More serious (and less common) side effects include persistent vomiting and diarrhea, itchy and bumpy skin (“hives”), facial swelling, severe difficulty breathing, and collapse. These reactions can be life-threatening and are medical emergencies. Contact your veterinarian immediately if any of these signs develop.
A small, firm swelling may also develop under the skin at the site of a recent vaccination; this should disappear within a couple weeks. If the swelling persists for more than three weeks, or if it appears to grow larger in size, contact your veterinarian.
What are feline injection-site sarcomas?
Although rare, feline injection-site sarcomas (FISS) are cancerous tumors that can arise following injections. Because vaccines are among the most common injections cats receive, vaccination is sometimes a concern for pet owners who might have heard about injection-site sarcomas.
While a specific cause has not been established, it is thought that inflammatory processes related to administration of injectable products can lead to formation of sarcomas. The role of adjuvants (including those containing aluminum) and local inflammation in the pathogenesis of FISS is not clear. (An adjuvant is a substance added to the vaccine to increase the effectiveness of the component antigens - such as killed microorganisms - in induction of an immune response.)
Recent studies suggest that vaccines and other injected agents are risk factors for FISS. These studies also show that in some cats the mere process of instilling a substance into the skin can induce inflammation. There is speculation that this inflammation is not controlled in some cats and this might explain how this transforms into a sarcoma. For the vast majority of patients, vaccination is a low risk and no vaccine is known to be completely risk free. It is possible that any injection in the right cat may lead to an injection site sarcoma (studies are underway to determine whether genetics of the cat are a factor). It is important to note that the disease causing organisms themselves are not likely to cause injection-site sarcomas; inflammation associated with the vaccine administration is more likely the concern. Due to their aggressiveness, these tumors can invade local tissue and even metastasize to other areas of the body which can lead to a very poor prognosis.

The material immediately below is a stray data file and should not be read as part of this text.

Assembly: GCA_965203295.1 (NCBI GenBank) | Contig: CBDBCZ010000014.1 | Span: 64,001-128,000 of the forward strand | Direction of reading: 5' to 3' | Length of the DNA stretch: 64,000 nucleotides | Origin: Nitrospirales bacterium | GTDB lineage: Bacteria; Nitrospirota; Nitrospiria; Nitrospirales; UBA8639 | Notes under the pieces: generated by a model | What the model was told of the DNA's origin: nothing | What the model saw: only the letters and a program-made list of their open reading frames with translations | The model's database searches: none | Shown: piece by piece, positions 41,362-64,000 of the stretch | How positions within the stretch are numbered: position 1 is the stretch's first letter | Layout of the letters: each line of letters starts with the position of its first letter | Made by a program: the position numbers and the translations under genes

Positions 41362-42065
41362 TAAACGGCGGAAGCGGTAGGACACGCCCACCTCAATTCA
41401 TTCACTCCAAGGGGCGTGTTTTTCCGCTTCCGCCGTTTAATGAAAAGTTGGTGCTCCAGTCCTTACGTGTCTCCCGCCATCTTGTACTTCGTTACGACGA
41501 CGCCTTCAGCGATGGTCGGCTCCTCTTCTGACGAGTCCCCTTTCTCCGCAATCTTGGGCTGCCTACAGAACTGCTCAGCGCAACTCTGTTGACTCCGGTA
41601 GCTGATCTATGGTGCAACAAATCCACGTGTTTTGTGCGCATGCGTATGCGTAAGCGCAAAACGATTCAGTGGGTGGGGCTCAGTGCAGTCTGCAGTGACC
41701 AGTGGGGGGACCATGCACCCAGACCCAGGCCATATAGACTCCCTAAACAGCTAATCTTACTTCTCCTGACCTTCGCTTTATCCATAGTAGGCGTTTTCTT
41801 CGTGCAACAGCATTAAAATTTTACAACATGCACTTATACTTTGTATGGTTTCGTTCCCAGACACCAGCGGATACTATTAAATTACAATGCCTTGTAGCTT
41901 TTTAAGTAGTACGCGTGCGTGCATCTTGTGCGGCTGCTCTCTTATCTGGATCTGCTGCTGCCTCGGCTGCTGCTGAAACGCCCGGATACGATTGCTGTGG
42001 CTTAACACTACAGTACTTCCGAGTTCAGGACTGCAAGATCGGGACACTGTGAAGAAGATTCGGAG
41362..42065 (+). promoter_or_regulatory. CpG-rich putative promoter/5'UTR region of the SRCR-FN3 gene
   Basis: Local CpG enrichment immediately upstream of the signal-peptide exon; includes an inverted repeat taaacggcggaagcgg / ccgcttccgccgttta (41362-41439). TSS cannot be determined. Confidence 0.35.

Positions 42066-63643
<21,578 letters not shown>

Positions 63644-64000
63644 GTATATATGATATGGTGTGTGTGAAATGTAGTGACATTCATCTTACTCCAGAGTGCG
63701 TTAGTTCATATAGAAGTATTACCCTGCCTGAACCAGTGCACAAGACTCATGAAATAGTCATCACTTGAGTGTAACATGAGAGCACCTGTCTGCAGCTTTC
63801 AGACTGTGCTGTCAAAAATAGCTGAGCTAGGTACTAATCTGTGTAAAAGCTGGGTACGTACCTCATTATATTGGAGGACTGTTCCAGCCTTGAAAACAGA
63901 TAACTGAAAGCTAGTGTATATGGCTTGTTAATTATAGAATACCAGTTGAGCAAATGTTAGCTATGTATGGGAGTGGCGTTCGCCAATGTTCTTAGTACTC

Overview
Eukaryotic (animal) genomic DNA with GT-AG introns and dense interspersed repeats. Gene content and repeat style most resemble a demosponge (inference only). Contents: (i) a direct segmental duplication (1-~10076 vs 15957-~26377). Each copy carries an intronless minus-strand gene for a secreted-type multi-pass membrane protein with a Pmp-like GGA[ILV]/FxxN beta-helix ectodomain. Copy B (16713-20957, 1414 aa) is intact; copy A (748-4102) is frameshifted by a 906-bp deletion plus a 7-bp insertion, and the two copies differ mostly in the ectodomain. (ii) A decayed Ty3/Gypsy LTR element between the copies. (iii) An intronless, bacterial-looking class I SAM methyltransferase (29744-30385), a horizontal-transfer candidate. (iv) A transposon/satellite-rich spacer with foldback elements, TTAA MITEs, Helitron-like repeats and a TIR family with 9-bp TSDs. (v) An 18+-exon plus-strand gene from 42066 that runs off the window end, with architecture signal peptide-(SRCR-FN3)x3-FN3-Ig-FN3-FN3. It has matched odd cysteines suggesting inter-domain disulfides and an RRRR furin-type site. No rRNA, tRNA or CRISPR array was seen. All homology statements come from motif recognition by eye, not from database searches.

Injection-site sarcomas are considered to be a rare development. Reports indicate that they occur at a rate of about 1 case per 10,000 to 30,000 vaccinations.
Why should I vaccinate my cat if a sarcoma can develop?
Vaccines are administered to protect cats against diseases they can easily acquire and those that could have fatal consequences if your cat is not protected. In the case of rabies, it is imperative to follow the vaccination rules your state has in place to prevent animal health and public health risks from this almost invariably fatal disease. Talk to your veterinarian about which vaccinations are the most important for your cat. The lifestyle of the cat and previous incidence of FISS should be taken into consideration. However, as always, your veterinarian should be consulted.
My cat has a lump where a vaccine has been given - what do I do now?
Contact your veterinarian if the lump persists for more than three weeks or seems to be getting larger. A small, firm swelling under the skin may develop at the site of recent vaccination and should start to disappear within a couple of weeks.
Why do cats seem to be especially at risk?
While injection site sarcoma has been reported in other animal species, cats seem to have a more aggressive reaction for reasons that have not yet been established. Scientists have not found genetics to play a direct role but research in this area continues.